p-hacking: manipulating data (e.g. by deliberate selection or de-selection of data, repeat collection of data or testing of multiple hypotheses after data collection) to present the results as statistically significant (indicated by a p-value of 0,05 or less). The p-value is not an indication of the observed effect being true but about the likeliness that the observed effect is not a product of chance.

HARKing: Hypothesizing After the Results are Known: Adjusting / setting up hypotheses after data has been collected.

Info box: reproducibility crisis

Reproducibility is an important aspect of empirical research. Since the 2000s, there has been an ongoing discourse on the lack of reproducibility of research results, particularly in psychology, medicine, the social sciences and the natural sciences. In consequence, the causes of the reproducibility crisis as well as potential solutions have increasingly become the focus of meta research.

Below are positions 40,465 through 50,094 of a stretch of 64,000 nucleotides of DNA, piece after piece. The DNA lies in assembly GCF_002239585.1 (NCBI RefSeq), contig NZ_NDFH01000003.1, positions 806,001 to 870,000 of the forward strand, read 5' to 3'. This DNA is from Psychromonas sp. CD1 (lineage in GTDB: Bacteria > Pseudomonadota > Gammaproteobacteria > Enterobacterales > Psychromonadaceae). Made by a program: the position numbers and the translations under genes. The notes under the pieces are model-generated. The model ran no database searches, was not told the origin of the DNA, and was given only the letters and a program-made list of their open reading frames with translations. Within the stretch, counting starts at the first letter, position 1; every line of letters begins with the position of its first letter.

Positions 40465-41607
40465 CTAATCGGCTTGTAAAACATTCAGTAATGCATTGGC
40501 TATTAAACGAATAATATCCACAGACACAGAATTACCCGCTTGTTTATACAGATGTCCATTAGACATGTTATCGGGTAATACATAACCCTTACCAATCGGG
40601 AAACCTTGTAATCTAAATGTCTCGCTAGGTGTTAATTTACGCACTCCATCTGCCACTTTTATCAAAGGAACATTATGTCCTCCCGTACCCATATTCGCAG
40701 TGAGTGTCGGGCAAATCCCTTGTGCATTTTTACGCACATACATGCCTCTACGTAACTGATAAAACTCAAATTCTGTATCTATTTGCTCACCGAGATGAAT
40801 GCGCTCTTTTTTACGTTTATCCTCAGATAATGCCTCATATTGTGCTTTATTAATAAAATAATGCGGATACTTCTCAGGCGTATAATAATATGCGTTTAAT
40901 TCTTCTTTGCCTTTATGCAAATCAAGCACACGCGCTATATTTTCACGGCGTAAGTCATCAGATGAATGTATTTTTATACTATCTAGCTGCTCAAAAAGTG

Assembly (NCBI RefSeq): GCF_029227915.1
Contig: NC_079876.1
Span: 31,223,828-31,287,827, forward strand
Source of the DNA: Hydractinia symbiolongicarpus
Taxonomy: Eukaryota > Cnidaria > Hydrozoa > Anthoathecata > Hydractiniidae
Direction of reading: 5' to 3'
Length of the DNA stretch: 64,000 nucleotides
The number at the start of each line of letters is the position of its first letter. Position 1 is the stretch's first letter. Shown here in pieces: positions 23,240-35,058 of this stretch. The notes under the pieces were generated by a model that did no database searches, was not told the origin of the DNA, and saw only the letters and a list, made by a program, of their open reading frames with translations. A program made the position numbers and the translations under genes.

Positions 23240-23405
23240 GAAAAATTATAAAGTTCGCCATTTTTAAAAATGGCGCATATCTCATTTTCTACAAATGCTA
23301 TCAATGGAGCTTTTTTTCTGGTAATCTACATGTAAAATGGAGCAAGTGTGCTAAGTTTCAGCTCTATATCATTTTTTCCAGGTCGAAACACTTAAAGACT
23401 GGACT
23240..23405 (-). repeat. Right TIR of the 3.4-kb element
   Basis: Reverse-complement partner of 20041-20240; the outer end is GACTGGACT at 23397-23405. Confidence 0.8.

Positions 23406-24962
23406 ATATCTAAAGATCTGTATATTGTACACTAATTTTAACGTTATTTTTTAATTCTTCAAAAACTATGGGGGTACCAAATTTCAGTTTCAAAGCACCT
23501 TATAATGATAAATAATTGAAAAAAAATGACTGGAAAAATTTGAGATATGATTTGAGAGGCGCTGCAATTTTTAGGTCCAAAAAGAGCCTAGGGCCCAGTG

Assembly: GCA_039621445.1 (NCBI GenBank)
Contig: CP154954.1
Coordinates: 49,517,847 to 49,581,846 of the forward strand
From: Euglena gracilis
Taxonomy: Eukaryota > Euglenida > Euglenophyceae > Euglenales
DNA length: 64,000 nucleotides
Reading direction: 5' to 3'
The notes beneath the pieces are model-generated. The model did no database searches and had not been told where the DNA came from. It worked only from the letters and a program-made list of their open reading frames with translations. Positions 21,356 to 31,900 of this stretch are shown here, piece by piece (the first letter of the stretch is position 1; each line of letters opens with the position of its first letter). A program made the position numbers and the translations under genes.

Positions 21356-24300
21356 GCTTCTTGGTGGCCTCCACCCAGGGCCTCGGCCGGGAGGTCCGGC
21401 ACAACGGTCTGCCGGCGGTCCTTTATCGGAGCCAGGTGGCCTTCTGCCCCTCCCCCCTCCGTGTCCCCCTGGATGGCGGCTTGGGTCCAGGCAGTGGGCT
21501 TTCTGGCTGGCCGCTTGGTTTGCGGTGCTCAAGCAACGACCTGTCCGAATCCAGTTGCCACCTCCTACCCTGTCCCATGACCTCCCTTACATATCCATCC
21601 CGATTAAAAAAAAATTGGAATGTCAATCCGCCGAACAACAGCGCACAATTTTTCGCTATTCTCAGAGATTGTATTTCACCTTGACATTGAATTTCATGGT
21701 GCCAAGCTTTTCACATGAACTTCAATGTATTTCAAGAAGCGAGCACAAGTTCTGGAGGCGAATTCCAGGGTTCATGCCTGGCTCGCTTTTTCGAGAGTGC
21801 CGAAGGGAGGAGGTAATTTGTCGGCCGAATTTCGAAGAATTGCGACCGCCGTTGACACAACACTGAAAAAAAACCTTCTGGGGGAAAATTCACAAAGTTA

Remediable RI conflicts relating to research data

There is a third category of RI conflicts one could distinguish from misconduct and QRP.  Concerning research data these often comprise questions of access, data usage and data sharing as well as the publication of data. Sometimes these conflicts are also subsumed under the label QRP. However, in contrast to the data QRP mentioned above as well as research misconduct these types of RI conflicts can be remedied with the help of ombudspersons. For example, action can be taken if

  • a person is denied access to data.
  • data access needs to be regulated during or after the departure of a researcher (e.g. due to change of jobs, work groups or institutions, graduation or expiring contracts).
  • disputes about data occur among researchers.